|Publication number||US7584807 B2|
|Application number||US 11/886,374|
|Publication date||Sep 8, 2009|
|Filing date||Mar 23, 2006|
|Priority date||Mar 31, 2005|
|Also published as||CA2600722A1, CA2600723A1, CA2600871A1, CA2600871C, CA2600872A1, CA2600873A1, US7681672, US7828078, US7921938, US7925480, US20090043553, US20090050367, US20090057017, US20090071713, US20090090553, WO2006105012A2, WO2006105012A3, WO2006105013A2, WO2006105013A3, WO2006105014A2, WO2006105014A3, WO2006105243A2, WO2006105243A3, WO2006105404A2, WO2006105404A3, WO2006105404B1|
|Publication number||11886374, 886374, PCT/2006/11092, PCT/US/2006/011092, PCT/US/2006/11092, PCT/US/6/011092, PCT/US/6/11092, PCT/US2006/011092, PCT/US2006/11092, PCT/US2006011092, PCT/US200611092, PCT/US6/011092, PCT/US6/11092, PCT/US6011092, PCT/US611092, US 7584807 B2, US 7584807B2, US-B2-7584807, US7584807 B2, US7584807B2|
|Inventors||W. Andrew Berger, Robert A. Spalletta, Jerry A. Carter, Richard M. Pell, Marian Mazurkiewicz|
|Original Assignee||The University Of Scranton|
|Export Citation||BiBTeX, EndNote, RefMan|
|Patent Citations (3), Referenced by (5), Classifications (5), Legal Events (4)|
|External Links: USPTO, USPTO Assignment, Espacenet|
The present application claims priority from U.S. Provisional Patent Application Ser. No. 60/666,970 filed Mar. 31, 2005 entitled “The Archimedes Javelin” by Wojciech Andrew Berger, Robert A. Spalletta, Jerry A. Carter, Richard M. Pell, Marian Mazurkiewicz, Christopher Davey. The present patent Application is also related to “System for Rapidly Boring Through Materials” by Wojciech Andrew Berger, Robert A. Spalletta, Jerry A. Carter, Richard M. Pell, Marian Mazurkiewicz, and “Cryogenic Pulsejet” by Robert A. Spalletta both filed concurrently with this application. All of the above applications are hereby incorporated by reference as if set forth in its entirety herein.
1. Field of the Invention
The present invention relates to a nozzle for boring through earth which may be steered in a desired direction.
2. Discussion of Related Art
Prior art devices which employ one or more high-pressure liquid cutting jets on a rotary cutting borehead at the end of an umbilical. At least one jet is offset from center of the borehead. The borehead is designed to be inserted into the ground and rotate while the jets are operating. The jets are timed to fire with higher pressure at a specific side of the borehead of each rotation. If timed properly, the jets would cut deeper on one side of the borehead as opposed to other sides thereby steering the borehead and umbilical toward that side.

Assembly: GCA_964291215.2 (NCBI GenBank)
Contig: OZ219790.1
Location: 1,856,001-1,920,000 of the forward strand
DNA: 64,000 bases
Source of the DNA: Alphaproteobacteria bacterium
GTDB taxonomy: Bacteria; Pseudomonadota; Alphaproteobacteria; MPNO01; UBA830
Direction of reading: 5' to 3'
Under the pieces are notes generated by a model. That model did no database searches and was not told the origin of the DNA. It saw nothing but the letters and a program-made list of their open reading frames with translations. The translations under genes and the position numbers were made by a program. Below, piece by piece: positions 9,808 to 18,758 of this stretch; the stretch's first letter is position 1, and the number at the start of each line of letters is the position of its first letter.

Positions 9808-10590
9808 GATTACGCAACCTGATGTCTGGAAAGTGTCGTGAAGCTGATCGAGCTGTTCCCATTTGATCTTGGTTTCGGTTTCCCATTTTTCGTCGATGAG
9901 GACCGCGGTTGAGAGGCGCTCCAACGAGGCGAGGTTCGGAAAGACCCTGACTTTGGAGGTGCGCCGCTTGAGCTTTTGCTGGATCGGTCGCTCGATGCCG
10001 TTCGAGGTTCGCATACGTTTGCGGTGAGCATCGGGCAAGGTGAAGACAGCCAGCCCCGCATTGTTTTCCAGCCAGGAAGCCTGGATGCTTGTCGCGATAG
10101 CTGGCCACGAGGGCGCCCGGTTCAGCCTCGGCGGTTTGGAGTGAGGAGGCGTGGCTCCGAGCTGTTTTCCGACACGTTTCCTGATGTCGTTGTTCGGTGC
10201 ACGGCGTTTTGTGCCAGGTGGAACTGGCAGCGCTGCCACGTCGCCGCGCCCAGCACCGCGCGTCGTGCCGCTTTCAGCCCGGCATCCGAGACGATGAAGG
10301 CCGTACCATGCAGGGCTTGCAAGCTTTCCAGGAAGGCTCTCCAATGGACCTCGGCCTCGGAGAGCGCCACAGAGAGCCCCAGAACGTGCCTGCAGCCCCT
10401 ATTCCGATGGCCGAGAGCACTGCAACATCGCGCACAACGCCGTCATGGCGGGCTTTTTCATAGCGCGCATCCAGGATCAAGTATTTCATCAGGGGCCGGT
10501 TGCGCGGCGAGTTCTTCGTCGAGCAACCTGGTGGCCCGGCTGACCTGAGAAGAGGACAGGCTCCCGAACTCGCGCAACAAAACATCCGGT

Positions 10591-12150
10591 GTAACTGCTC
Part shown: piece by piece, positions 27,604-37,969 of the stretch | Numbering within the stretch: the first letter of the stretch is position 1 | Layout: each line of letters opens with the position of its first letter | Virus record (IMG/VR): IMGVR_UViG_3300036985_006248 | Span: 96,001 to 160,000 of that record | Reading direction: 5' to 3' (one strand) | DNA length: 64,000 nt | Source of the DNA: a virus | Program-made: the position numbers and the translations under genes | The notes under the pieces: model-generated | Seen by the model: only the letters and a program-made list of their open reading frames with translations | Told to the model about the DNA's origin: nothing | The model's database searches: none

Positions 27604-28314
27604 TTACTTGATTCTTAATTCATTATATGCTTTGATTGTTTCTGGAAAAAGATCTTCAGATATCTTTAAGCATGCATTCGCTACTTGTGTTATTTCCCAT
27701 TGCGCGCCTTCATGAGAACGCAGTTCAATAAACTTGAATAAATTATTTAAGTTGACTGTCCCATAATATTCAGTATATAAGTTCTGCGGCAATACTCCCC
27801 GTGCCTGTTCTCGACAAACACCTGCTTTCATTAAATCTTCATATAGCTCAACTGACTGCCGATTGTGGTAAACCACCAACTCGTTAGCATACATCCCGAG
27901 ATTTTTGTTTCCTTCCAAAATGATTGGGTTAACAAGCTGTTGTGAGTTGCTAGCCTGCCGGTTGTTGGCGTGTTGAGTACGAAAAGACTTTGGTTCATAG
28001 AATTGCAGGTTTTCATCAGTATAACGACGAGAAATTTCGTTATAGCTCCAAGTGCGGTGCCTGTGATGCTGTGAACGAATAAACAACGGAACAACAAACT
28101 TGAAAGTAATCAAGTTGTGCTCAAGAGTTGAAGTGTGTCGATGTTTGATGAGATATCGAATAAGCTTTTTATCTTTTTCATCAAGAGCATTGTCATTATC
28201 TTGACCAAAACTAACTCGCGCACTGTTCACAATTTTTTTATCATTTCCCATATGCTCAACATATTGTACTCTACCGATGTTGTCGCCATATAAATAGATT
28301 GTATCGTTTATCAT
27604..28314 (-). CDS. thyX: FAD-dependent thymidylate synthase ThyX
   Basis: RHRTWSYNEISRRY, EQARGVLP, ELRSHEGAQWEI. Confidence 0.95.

Since borehead rotation is required, the rotating tip creates significant torques on the umbilical and other associated equipment. Due to the engineering requirements, it is doubtful if a device can be constructed using this technology for rapid boring to depths on the order of several hundred meters.
There is also the problem of pressure loss due to friction. Water or another incompressible fluid is pumped to the borehead through the umbilical. As the fluid passes through the umbilical, there are considerable frictional forces which reduce the pressure delivered at the borehead. Therefore, the pressure applied at the pump end of the umbilical must be much greater to produce adequate force at the borehead. Therefore, this technology is limited in the depth in which it can bore.
Currently, there is a need for a steerable device for quickly boring a hole to a desired destination several hundred meters away.
One embodiment of the present invention is a steerable boring device for boring a hole  through a material in a desired direction comprising:
The present invention may also be embodied as a method of steering a boring device through a material comprising the steps of:
It is an object of the present invention to provide a steerable boring device that is able to rapidly bore a hole to a desired location.
It is another object of the present invention to provide a device which rapidly bores a hole around underground obstructions.
It is another object of the present invention to provide a boring device that can interactively adjust its direction to bore a hole in a desired direction.
The advantages of the instant disclosure will become more apparent when read with the specification and the drawings, wherein:
The present invention may be used in connection with the invention described in “System for Rapidly Boring Through Materials” by W. Andrew Berger, Robert A. Spalletta, Jerry A. Carter, Marian Mazurkiewicz, Richard M. Pell, Christopher Davey, filed concurrently with this application. This information is incorporated by reference as if set forth in its entirety herein.